Operating Engineers Pension Trust, Operating Engineershealth and Welfare Fund, Operating Engineersvacation-holiday Savings Trust, Andoperating Engineers Trainingtrust, Plaintiffs-appellees, v. Pizzey Construction, a California Partnership and Edwardschenet, an Individual, Doing Business As Pizzeyconstruction, Defendants-appellants, 990 F.2d 1259 (9th Cir. 1993)Annotate this Case
Submitted March 3, 1993. *Decided March 8, 1993
Before D.W. NELSON, WIGGINS and LEAVY, Circuit Judges.
This action arose when the appellants' construction company failed to make certain contributions to the appellees, various Engineer's Trusts and Funds (the "Trusts"), as required by the parties' collective bargaining agreement. A complaint and summons were served on the appellants. The appellants failed to respond to the complaint. The clerk entered a default against them on September 4, 1990, pursuant to Federal Rule of Civil Procedure 55(a). The district court denied the appellants' motion to set aside the default.
The Trusts moved for default judgment under Federal Rule of Civil Procedure 55(b) (2). A hearing date was set and then continued to allow the appellants' counsel to interview witnesses who had knowledge of facts relevant to the issue of damages. At the hearing, the appellants requested yet another hearing on whether a certain employee was a "split work" employee. The court granted the Trusts' motion for default judgment, finding specifically that the employee in question was a "split work" employee for whom contributions were required for all hours worked. Memorandum of Ruling, No. CV-90-3553-RSWL (Kx), March 11, 1991, at 1.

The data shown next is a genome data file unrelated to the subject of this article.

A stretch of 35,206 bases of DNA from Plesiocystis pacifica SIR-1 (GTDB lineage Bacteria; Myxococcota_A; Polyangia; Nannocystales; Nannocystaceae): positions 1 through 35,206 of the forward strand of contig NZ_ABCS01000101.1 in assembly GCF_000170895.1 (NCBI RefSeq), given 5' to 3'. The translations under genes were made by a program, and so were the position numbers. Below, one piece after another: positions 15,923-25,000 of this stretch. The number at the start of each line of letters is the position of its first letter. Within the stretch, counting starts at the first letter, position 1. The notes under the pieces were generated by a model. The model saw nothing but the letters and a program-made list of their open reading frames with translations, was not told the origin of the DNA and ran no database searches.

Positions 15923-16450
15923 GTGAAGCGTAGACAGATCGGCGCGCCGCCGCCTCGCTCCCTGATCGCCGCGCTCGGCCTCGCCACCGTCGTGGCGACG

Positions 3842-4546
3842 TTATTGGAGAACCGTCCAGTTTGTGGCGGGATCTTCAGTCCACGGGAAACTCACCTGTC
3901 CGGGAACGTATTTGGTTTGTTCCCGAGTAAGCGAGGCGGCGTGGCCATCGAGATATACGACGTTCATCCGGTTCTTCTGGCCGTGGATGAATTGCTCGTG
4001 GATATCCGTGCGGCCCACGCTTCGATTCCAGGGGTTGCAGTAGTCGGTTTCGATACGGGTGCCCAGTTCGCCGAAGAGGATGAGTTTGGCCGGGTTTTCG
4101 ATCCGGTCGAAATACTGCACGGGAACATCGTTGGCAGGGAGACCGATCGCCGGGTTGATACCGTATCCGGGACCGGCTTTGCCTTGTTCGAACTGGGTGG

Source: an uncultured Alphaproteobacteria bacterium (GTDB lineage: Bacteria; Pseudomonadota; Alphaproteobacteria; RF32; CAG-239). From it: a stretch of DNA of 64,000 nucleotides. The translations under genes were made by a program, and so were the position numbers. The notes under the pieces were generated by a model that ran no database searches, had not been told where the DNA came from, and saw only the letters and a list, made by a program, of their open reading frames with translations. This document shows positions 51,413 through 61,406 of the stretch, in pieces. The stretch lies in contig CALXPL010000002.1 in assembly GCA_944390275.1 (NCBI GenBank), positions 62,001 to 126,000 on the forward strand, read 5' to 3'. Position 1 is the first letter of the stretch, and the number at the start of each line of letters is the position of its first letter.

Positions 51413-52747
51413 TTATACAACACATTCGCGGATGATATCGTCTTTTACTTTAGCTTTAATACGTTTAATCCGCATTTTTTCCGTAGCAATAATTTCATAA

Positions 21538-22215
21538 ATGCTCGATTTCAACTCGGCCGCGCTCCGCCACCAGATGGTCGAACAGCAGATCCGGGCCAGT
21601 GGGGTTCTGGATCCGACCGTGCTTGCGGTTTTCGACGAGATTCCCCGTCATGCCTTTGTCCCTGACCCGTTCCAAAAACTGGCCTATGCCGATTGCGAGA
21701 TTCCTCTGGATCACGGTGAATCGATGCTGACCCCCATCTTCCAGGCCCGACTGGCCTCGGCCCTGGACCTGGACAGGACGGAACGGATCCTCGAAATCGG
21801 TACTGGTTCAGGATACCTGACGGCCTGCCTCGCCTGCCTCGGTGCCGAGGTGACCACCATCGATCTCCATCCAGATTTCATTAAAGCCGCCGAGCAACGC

Appellants contest "the propriety of a denial of an evidentiary hearing on a motion for default judgment under Rule 55(b) (2) of the Federal Rules of Civil Procedure." Reply Brief at 1-2. This contention is meritless. The appellants had their hearing on March 11, 1991. At that time the court considered the declarations of the Trusts' auditor, the declarations of Mrs. Pizzey, her no-check report, and the arguments of counsel.
The appellants contend that if there were yet another hearing, certain "facts could be ascertained" about the "split work" employee's true job classification and the nature of the work he performed. Reply Brief at 7. The appellants are really contending there was insufficient evidence to support liability in that no contributions were required because the work was not covered by the agreement. The appellants argue from this premise that the damages were uncertain.1 Aside from the sophistry of this argument, a default conclusively establishes liability. Geddes v. United Fin. Group, 559 F.2d 557, 560 (9th Cir. 1977). Therefore, the district court need not have considered further evidence on what is clearly an issue of the appellants' liability for the contributions. See Adriana Int'l Corp. v. Thoeren, 913 F.2d 1406, 1414 (9th Cir. 1990), cert. denied, 111 S. Ct. 1019 (1991).
AFFIRMED. The action is remanded to the district court for allowance of attorney's fees for the appellees on appeal.
The panel unanimously finds this case suitable for submission on the record and briefs and without oral argument. Fed. R. App. P. 34(a) and Ninth Circuit Rule 34-4
This disposition is not appropriate for publication and may not be cited to or by the courts of this circuit except as provided by Ninth Circuit Rule 36-3
We note that the district court had before it unequivocal evidence that the appellants had certified to the Trusts that the employee had worked hours for which contributions were required under the collective bargaining agreement